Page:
• Sister: Another question – is the glowing from the spores or just from Area X in general? She says it’s the spores but…
    • Reno: I think she might know that’s not the best explanation but she doesn’t want to admit to herself what it might really be. I think it’s some way she’s reacting to Area X.
    • Sister: Did the biologist break her hypnotization or was she never hypnotized to begin with? 
    • Reno: Well, how did she go through the border?
    • Sister: I brushed it off to be drugs, haha.
    • Reno: She says it has to do with th spores buuuuut….
    • Sister: The psychologist alludes to the biologist being an issue, never giving her straight answers, etc. Maybe Southern Reach wasn’t banking on her being ‘unhypnotizable’ – or maybe they were…
  • Why was the biologist glowing?
  • Is everyone actually dead?
    • Reno: I thought of that movie Source Code, with Jake Gyllenhaal, in the beginning of the story. That maybe it was something like that.
    • Sister: I wonder if the biologist actually died after the surveyor shot her. The biologist just brushes off what happened, she doesn’t react much…
  • What really happened to her husband?
  • Why don’t they use names?
    • Reno: I think it’s a control thing by Southern Reach.
    • Sister: To remove personal attachment? That was a big deal for surveyor at the end. Her screaming at the biologist to tell her her name.
    • Reno:  And the biologist shot her. I was a little scared of the biologist then.
    • Sister: But the surveyor did shoot her first. In theory, the biologist shot back in self-defense but she was glowing. That would freak me out if I was the surveyor, too.
    • Reno: I feel bad for the surveyor. I got kind of a ‘true name’ vibe, like knowing it would unlock some power.
    • Sister: Or did the biologist not look like herself and the surveyor just wanted to confirm she was indeed the biologist?
  • How would you make this book into a movie?
    • Sister: Apparently it’s been optioned. I feel like a movie wouldn’t work because the story can be so different for each person.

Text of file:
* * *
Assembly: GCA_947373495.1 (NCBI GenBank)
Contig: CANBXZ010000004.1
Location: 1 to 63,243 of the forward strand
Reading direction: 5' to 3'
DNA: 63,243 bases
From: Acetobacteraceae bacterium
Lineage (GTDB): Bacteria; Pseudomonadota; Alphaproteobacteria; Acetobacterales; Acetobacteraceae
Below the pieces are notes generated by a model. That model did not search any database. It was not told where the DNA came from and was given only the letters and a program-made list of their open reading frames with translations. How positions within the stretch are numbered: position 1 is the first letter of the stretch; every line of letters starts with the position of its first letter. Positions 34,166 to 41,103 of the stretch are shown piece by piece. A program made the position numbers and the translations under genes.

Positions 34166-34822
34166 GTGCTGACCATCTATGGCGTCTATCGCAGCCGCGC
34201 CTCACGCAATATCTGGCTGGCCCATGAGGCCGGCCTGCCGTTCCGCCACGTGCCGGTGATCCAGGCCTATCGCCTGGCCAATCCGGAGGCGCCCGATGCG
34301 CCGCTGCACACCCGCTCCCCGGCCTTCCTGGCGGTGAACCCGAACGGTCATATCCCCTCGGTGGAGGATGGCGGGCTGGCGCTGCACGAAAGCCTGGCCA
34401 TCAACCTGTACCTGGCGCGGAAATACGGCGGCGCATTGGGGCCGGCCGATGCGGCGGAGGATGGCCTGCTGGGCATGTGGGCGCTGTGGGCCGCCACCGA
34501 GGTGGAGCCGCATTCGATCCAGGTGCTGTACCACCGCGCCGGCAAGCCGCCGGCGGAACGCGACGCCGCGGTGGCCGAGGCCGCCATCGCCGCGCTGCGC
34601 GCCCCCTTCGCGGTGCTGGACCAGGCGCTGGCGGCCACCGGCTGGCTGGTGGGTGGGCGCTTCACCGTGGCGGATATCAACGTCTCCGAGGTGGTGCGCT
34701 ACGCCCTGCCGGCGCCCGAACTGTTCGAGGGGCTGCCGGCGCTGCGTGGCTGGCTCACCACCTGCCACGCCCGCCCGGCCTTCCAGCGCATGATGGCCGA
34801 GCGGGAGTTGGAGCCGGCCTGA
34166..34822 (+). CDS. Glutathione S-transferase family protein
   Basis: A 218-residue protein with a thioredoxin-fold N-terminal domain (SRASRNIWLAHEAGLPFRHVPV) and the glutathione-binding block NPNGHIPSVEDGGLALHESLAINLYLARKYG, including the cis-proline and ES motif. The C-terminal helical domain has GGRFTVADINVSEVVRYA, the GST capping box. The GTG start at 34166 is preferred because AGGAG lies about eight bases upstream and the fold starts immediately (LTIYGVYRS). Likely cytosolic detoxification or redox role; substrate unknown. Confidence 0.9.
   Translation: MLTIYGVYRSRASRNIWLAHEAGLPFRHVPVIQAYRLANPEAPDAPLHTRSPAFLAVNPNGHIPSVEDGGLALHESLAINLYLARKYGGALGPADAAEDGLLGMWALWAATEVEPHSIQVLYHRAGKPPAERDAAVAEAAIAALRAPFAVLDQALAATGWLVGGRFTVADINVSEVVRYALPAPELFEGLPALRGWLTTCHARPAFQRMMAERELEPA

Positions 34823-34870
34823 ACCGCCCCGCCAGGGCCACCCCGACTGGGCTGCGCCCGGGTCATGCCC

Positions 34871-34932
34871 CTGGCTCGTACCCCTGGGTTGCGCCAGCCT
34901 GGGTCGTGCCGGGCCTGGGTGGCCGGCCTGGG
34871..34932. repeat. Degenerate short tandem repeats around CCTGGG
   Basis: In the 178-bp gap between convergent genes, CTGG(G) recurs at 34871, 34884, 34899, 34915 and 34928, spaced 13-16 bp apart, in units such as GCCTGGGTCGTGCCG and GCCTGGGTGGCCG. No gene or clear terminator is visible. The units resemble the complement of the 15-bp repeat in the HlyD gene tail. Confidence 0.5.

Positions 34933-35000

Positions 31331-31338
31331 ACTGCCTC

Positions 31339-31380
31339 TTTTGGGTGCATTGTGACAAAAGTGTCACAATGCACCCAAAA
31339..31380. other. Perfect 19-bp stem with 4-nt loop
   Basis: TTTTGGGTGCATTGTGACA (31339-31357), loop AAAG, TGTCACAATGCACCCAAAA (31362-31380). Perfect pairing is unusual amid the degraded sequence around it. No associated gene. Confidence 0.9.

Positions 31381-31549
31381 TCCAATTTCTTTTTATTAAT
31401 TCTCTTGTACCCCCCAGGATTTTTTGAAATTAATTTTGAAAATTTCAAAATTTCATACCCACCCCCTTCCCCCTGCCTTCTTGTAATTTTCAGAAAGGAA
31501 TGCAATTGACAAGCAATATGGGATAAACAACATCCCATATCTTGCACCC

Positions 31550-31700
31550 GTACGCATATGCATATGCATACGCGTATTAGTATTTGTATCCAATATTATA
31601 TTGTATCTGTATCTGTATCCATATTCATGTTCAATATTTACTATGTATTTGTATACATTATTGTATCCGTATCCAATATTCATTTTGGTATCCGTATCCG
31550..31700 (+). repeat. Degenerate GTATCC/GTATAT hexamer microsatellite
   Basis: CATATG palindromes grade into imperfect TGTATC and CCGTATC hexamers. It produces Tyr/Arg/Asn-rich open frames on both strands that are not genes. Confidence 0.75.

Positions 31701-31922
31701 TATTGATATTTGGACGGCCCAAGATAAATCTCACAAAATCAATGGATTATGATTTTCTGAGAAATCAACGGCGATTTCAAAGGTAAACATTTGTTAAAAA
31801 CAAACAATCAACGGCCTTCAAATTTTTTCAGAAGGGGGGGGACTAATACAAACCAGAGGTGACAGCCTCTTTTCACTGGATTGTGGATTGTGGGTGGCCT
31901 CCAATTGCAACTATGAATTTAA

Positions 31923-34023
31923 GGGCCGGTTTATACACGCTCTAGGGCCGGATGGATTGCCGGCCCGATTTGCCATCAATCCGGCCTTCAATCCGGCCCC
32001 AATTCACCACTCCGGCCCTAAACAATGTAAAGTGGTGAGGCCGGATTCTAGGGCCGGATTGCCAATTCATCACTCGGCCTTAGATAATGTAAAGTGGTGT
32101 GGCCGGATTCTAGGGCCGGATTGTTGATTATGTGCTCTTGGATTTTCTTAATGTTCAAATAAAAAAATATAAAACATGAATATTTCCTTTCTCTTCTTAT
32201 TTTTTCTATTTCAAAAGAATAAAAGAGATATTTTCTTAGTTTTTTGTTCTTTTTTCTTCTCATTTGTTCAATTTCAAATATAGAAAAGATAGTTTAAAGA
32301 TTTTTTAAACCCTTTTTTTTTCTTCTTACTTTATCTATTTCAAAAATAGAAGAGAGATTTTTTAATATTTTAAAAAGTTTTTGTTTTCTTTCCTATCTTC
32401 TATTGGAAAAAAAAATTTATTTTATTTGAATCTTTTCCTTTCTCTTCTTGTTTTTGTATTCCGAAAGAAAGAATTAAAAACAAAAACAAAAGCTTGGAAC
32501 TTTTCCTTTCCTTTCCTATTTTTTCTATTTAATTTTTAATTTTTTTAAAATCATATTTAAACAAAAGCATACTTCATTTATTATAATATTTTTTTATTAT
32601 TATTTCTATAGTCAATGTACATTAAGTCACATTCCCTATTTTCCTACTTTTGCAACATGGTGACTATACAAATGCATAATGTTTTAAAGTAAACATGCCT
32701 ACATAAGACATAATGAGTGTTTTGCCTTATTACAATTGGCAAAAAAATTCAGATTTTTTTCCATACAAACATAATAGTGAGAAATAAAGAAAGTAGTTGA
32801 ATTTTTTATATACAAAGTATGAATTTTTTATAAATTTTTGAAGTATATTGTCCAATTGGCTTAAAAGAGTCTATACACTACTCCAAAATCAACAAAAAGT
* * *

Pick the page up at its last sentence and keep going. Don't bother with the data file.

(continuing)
• Reno: Everyone has their own version of Area X.
    • Sister: The story is so heavily based on the internal narration of one person. How would you show everything so you know it’s just her perspective and not necessarily reality?
    • Reno: Yeah! A movie would, by nature, shut down so many of the questions we’ve been able to discuss here.
  • Does Southern Reach really know what happens in Area X
    • Sister: I thought Southern Reach could see what they were doing. They alluded to being removed from Area X if they wanted. Is it like a Hunger Games arena where everything is observed? Or is someone communicating with Southern Reach? (How?)
    •  Reno: I imagined Area X as a contaminated area of Earth. So, hypothetically you could fly over and peek in, but I then thought the border was too weird. Even if you looked you couldn’t see in….So the point is, yeah, how does Southern Reach know? Do they even know or are they just saying that to be comforting? Like that device that signals danger but never turns on.
  • Can you leave Area X?
    • Sister: Can you leave without Southern Reach’s help?
    • Reno: I don’t think Southern Reach matters. Maybe you could leave if Area X deemed it okay (Southern Reach can’t help.)
    • Sister: You think Area X is sentient?
    • Reno: Hah, yeah, I guess I do!
    • Sister: Ah, cool! I don’t think it’s sentient but I think you could enter and not be contaminated by whatever’s in the air, like you’re immune. But so far there hasn’t been anyone like that.
  • Why did the psychologist jump?
    • We discussed this question quite a bit, but mostly it was just us going back into the book to review what happened.
  • What’s up with the journals in the lighthouse?
    • How did they get there? Who’s collecting them? Not supposed to read each others…when did the biologist write this journal, anyhow? A few days after it all happened? She carefully constructs her narrative, deliberately withholding information until she decides it’s okay to share. She’s an aware unreliable narrator, which makes it even harder to believe what she says. She’s not reliably unreliable.

Lots to discuss! Sister and I both found talking about this book made it ‘better’. I even changed my GoodReads rating to 4 stars. Have you read Annihilation? What do you think of our theories? What are your theories? If you’ve written a Family Reads post this month, add your link here.

Review: Pretty Is by Maggie Mitchell

Author: Maggie Mitchell
Title: Pretty Is
Format/Source: eBook/NetGalley
Published: 7 July 2015
Publisher: Henry Holt & Co.
Length: 320 pages
Genre: Literary fiction + dash of thriller
Why I Read: Pretty cover, gripping premise
Read If You’re: Intrigued by the copy description
Rating:  ★★★★ [ratings guide]
Links: GoodReads IndieBound Chapters | Amazon I received a complimentary copy from the publisher through Netgalley in exchange for my honest review.